I'd suspect that the things I'd want rewritten for PF1.5 and the things each individual poster would want would be vastly different. One poster's PF1.5 is another poster's PF2.
I'm not trying to be stubborn here, but do you have some examples where just patching things when they occur (i.e. vetoing a player's pick) wouldn't suffice?
That would quickly cause players to jump ship to a different table and game. Pathfinder isn't so popular that that is a viable option from my perspective. I only know two other Pathfinder players, both whom I taught Pathfinder to, that aren't the fedora m'lady neckbeard "um ackchyually" crowd. Every other roleplayer at my local game store is playing 5e.
Jason Bulmahn wrote:
I've gotta say, after GMing PF1 for 4 years, I still have to lookup almost every condition every single time one comes up in-game. The few I don't lookup are the simple (staggered) or the intuitive (unconscious, prone) ones. I'm not going to remember 42 conditions, nor 32, nor even 12.
It slows down the game. every. single. time.
I'd strongly prefer it if every martial were viable for every fighting style. Whether that's bows, weapon+shield, twohanded, reach, two-weapon, freehand, unarmed, thrown, crossbows, etc, or any dex- or str-based variation of those. Classes being intentionally worse at a martial style than another style is bad game design as it limits player choice and options.
Unless Fighty McMartial is better at and/or has more skills than Casty Wizard, even if skills let you swim up waterfalls, leap several floors vertically, climb across a flat ceiling without hands, and pick locks with a simple tap with your knuckles, it won't matter because Mr Wizard can do all that and more because magic. And I'm pretty sure Fighter gets fewer skill rank-ups than most.
Unless every PF2 NPC Elf you come across only speaks Elven and not common, it's still not really useful outside of maybe intrigue games. A thematically appropriate addition might be improving your Lore(elves) skill (assuming I've understood how Lore skill works) to reflect your upbringing in an elven culture.
I generally like this so far. It should make it easier to publish all my favourite planetouched/etc races. I'd definitely advocate for the extra 1st level ancestry feat (possibly with restrictions).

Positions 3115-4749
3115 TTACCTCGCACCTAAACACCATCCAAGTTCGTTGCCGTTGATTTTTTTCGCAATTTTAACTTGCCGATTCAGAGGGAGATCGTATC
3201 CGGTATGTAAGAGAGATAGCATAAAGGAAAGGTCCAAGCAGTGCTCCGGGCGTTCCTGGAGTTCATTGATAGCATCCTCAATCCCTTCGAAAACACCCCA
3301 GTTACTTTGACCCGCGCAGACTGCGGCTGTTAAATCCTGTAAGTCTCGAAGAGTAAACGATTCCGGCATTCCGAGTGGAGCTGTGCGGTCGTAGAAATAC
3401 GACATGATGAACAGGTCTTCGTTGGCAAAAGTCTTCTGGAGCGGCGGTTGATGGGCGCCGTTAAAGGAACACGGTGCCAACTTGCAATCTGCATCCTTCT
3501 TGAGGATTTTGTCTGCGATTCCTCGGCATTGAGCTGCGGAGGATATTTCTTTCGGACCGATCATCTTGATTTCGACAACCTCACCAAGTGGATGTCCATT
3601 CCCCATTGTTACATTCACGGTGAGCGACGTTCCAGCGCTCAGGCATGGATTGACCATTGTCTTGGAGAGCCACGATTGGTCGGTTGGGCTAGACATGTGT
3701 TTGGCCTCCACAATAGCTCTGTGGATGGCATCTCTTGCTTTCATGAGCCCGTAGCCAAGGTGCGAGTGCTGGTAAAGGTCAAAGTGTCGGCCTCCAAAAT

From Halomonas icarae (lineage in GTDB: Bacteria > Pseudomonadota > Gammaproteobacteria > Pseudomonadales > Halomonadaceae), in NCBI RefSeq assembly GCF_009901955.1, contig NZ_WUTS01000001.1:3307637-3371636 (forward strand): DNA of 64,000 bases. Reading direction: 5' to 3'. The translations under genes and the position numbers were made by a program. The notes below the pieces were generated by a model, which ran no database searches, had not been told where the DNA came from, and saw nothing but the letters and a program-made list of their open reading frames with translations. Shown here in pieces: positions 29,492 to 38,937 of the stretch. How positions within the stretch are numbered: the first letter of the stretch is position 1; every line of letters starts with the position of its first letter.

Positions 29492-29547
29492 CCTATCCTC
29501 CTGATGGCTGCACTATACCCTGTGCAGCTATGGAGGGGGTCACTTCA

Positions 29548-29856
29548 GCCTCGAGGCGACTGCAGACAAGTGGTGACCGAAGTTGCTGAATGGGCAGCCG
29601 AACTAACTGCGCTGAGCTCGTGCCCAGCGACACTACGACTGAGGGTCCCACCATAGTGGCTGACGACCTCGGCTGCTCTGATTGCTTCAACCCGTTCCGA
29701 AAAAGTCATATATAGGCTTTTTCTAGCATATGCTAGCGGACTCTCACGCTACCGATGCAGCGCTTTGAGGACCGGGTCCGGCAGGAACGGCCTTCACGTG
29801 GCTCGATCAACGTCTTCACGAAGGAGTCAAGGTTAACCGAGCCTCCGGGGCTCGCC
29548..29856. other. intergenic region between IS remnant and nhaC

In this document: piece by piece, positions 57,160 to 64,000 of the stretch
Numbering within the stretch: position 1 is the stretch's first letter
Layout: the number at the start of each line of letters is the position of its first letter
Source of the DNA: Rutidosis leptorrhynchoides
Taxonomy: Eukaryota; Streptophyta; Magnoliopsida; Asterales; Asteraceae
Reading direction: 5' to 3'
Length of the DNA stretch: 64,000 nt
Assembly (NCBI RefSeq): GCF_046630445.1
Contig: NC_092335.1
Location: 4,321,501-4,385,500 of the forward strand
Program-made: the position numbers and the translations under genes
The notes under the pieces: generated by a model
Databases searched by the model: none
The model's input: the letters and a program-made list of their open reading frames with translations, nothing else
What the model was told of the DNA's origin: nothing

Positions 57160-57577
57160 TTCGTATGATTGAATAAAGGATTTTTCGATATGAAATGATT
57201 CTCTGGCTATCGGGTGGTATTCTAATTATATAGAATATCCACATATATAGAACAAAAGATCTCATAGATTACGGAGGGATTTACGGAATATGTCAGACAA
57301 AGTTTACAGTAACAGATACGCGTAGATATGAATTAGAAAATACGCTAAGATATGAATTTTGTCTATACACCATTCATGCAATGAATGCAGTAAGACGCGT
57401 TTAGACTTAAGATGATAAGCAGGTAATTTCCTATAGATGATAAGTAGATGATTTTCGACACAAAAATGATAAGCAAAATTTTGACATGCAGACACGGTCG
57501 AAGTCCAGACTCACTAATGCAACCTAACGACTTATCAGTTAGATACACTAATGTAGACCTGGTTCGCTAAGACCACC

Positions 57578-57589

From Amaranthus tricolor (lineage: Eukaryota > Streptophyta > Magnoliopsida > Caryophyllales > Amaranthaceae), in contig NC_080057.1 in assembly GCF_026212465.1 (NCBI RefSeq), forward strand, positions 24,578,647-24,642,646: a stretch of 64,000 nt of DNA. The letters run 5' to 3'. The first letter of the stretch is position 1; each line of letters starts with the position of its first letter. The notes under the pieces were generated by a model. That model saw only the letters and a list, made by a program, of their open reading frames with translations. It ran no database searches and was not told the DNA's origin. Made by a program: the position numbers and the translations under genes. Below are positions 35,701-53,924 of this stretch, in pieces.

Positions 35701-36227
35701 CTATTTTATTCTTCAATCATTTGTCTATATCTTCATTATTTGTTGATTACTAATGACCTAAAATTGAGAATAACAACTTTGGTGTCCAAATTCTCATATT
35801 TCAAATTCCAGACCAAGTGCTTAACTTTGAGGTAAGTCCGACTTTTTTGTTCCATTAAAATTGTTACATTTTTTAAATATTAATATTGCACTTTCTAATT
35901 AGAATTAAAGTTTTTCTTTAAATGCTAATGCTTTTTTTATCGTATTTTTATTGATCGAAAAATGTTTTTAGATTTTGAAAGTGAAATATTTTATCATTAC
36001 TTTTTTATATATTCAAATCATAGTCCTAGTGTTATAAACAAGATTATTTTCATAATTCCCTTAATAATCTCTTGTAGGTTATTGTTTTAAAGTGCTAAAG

The Elven Tongue option for half-elves seems incredibly weak, even compared to the not-exactly-strong alternatives. I don't think I'd ever pick just a single language ever unless something else was tacked onto it.
This system might make it harder to make a half-giant ancestry for my homegame though.
John Lynch 106 wrote:
I agree with you, but we don't know what higher Stealth proficiencies unlock. For all I know, that Rogue with Expert/Master/Legendary (depending on level) Stealth could be able to hide fully lit in plain sight, while everyone else has to stick to shadows and never be in plain sight.
I'm confused what is the purpose you think his suggestion was meant to address?
I would've assumed making dex and str focused rogues comparably useful in combat, creating more versatility in builds.
Alternatively, his suggestion might be intended to encourage non-combat focuses by already covering combat, making it unnecessary to focus on combat statistics in your build. This would not work either. Giving a bonus to combat statistics only encourages further focus on combat statistics. It would be an unusual occurence for a PF1 Fighter player to say "golly gee! I don't need to get so many combat feats or enhancements to my weapons and armour. High bab, weapon spec, armor training and fighter feats make me good enough at combat :) ".
Well thats idea is that a str rogue would us an agile weapon I think. He gonna still need dex for a lot of things.
That's not really going to change anything then? It's not like the rogue will be proficient with greatswords, so he'd probably use a beefy agile weapon even without this. It just increases the rogue's damage compared to other classes (which is already covered by Sneak Attack).